In some ways I've become a slave to my phlogs, so have chosen to return to writing a more analytical piece about a subject that is impacting and will impact all our lives: Obsolescence. The definition is "the state of becoming old-fashioned and no longer used, especially because of being replaced by something newer and more effective."

Of course this relates to the current state of affairs in the video game industry as console hardware transitions from current gen to next gen and all that technological leap entails. Whether among this site's members, one's clanmates or gamers in general, we all are staking claim, either to the new frontier or to familiar mainstays.

Such tumult can be traumatic as dedicated gamers are torn between neglected backlogs and next gen standard-bearers. Yes the trauma is a relative exaggeration but reflects the anxiety that more commonplace technological advances elicit in a public increasingly reliant or at least devoted to them.

You might know that my gamertag, Shootist2600, is a reference not only to my beloved Atari 2600 but to the John Wayne film The Shootist, about an aging gunslinger taking on young pretenders anxious to make a name for themselves. As an older gamer, I'm constantly reminded of my status as an anachronistic oddity.

It's even more pronounced when the industry migrates to successive generations of gaming consoles. I typically am a late adopter by choice and cling to my familiar backlog despite the allure of titles like Killzone: Shadowfall or Need for Speed: Rivals, not to mention the considerable bells and whistles of these aspiring entertainment centers.

But more profound in many ways is the fear of being left behind the cultural curve. Industry discussion had already focused on next gen topics long before their retail release, and early adopters are adding their voice to the rising chorus of people in the know. I've never followed trends nor been in the vanguard on any subject, but participation alone can be its own reward.

Obsolescence, unfortunately, can take many forms and life has an uncanny and sometimes disturbing way of imitating art. In my case, nascent automation has resulted in new layoffs, and those affected are faced with entering the job market in some cases after 15 or 20 years of employment with the same company.

This situation not only brings into stark relief possible shortcomings in technological proficiencies but also highlights the challenges in general faced by an aging workforce when re-entering the pool of prospective applicants regardless of position. And to a lesser extent, those not laid off are faced with adapting to new systems and processes.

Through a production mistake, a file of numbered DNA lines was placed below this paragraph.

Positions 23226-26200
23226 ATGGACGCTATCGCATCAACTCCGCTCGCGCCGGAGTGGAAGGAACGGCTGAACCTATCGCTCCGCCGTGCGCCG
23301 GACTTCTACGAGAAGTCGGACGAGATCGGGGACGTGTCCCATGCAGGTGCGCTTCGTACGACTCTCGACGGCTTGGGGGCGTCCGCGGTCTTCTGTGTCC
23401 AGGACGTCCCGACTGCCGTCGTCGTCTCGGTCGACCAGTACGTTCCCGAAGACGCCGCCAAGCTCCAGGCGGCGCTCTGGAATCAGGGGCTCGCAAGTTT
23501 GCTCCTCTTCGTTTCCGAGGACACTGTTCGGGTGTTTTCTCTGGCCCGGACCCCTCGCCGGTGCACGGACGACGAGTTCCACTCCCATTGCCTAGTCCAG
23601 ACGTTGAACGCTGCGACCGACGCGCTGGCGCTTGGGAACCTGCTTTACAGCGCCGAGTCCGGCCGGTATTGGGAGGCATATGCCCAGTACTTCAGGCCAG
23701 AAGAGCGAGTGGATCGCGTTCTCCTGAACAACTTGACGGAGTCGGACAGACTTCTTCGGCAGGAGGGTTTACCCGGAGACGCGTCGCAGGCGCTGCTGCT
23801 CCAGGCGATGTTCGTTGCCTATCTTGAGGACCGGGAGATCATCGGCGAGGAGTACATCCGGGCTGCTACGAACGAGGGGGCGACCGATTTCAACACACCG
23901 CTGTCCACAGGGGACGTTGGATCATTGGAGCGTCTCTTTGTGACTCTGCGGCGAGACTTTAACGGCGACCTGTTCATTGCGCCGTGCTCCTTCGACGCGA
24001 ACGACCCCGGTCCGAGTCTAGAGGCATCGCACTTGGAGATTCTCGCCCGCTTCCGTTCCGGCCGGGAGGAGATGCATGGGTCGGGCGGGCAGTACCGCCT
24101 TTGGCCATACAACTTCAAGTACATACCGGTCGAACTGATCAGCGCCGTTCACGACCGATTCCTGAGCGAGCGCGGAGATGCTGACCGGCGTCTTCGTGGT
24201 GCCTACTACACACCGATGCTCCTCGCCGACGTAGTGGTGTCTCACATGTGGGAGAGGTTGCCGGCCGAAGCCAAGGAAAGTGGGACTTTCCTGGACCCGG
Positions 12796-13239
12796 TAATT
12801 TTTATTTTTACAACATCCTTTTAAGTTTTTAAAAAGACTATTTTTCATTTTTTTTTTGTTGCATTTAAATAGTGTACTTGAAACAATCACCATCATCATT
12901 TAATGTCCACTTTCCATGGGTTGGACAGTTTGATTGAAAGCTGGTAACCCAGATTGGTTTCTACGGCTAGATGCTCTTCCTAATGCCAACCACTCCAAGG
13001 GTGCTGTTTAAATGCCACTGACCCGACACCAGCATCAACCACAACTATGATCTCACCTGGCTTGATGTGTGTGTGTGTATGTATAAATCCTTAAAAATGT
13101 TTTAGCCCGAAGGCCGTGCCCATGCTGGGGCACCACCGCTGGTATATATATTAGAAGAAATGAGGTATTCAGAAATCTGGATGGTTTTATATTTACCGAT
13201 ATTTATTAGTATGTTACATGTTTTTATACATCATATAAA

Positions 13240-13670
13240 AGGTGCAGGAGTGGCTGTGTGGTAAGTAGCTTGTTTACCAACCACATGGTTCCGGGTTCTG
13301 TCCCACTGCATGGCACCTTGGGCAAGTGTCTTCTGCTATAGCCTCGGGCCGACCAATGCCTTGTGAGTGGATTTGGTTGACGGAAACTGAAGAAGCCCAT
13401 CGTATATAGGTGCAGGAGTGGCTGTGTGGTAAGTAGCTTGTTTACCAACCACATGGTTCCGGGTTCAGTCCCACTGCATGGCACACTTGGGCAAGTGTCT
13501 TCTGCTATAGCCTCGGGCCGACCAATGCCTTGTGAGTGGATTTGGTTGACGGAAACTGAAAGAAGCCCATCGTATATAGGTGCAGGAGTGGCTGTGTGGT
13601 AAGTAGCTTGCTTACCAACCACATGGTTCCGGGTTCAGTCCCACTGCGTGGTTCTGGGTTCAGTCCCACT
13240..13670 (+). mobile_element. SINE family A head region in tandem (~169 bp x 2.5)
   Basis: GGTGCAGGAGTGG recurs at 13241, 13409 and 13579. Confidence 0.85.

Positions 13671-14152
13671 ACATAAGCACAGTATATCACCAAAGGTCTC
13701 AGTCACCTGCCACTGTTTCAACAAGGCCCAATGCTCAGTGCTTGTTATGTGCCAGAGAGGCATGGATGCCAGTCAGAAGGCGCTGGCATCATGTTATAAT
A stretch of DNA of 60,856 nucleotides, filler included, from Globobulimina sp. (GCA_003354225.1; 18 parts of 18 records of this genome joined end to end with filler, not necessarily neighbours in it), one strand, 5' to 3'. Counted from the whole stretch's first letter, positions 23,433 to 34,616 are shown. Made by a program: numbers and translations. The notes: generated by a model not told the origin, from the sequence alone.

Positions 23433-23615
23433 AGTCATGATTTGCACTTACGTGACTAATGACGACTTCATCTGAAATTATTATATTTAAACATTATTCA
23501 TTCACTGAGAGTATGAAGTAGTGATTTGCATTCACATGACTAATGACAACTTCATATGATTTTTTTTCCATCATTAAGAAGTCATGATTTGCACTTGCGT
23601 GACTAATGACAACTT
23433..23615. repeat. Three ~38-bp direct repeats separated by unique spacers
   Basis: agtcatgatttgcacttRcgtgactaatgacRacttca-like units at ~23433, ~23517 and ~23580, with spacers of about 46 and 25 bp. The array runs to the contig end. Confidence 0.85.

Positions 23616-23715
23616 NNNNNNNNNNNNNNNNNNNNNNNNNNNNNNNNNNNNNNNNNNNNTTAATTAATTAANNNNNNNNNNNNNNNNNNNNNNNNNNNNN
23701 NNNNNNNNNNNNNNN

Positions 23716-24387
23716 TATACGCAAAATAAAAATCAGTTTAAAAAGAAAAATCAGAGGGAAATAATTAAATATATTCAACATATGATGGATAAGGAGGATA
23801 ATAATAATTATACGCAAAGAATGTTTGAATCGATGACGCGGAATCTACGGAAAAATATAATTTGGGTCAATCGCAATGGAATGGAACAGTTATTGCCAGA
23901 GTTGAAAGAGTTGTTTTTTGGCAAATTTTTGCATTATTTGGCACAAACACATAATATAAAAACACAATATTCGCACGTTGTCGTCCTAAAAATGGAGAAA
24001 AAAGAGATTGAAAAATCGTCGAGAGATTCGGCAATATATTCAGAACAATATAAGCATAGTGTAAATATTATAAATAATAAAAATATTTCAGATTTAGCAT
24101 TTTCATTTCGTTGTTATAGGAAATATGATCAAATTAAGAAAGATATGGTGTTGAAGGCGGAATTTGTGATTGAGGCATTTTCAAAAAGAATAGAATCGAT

As we age, it's difficult to escape the feeling that we are constantly playing catchup in a futile effort to stay abreast of the changes that whipsaw our lives. In some cases, adhering to the old, familiar ways of doing things provides comfort and reassurance in the face of dramatic and uncertain prospects. This is true whether an established personal or professional role or last gen gaming console.

I recognize the influence and importance of new hardware and software in my day to day experience, but I also am a creature of comfort as well as being somewhat practical. As mentioned, I have a huge backlog that keeps getting bigger, whether longtime titles that have been neglected too long or newer games waiting to be played.

In this context, it's difficult for me to justify new hardware and the accompanying software it uses. So I stall. Truth be told, it's usually my wife who who will make the purchase as a gift, bless her heart! But even she's skeptical of brand new technology and cautions patience. Still, there comes a time when excuses are cast aside and one takes a leap of faith.

Whether for our day to day lives or livelihoods, or for entertainment purposes, we recognize the need to move forward and evolve, lest we be irrevocably left behind. Of course, that recognition might be forced on us by issues beyond our control, whether downsized, red-ringed or yellow-lighted. Regardless, it's a situation we all confront sooner or later.

According to The Economist (January 18, 2014), "One recent study by academics at Oxford University suggests that 47% of today's jobs could be automated in the next two decades." That's a sobering statistic. Change is more immediate -- and welcome -- when considering gaming console life cycles.

If we're lucky, we can elect when and how we upgrade our lives. Then, we can luxuriate in old, familiar mainstays to our heart's content, and only move on when we're ready to fully embrace the future. Evolve on our terms. After all, there's value in antecedents; of course, I'm one myself!

And in the spirit of celebrating everything archaic, I am going to revel in my obsolescence. An obsolescence I'm proud to share with my now last gen gaming consoles. And with you. Because no generation gap is so large that our gaming -- a continuum that binds -- can't bridge the expanse.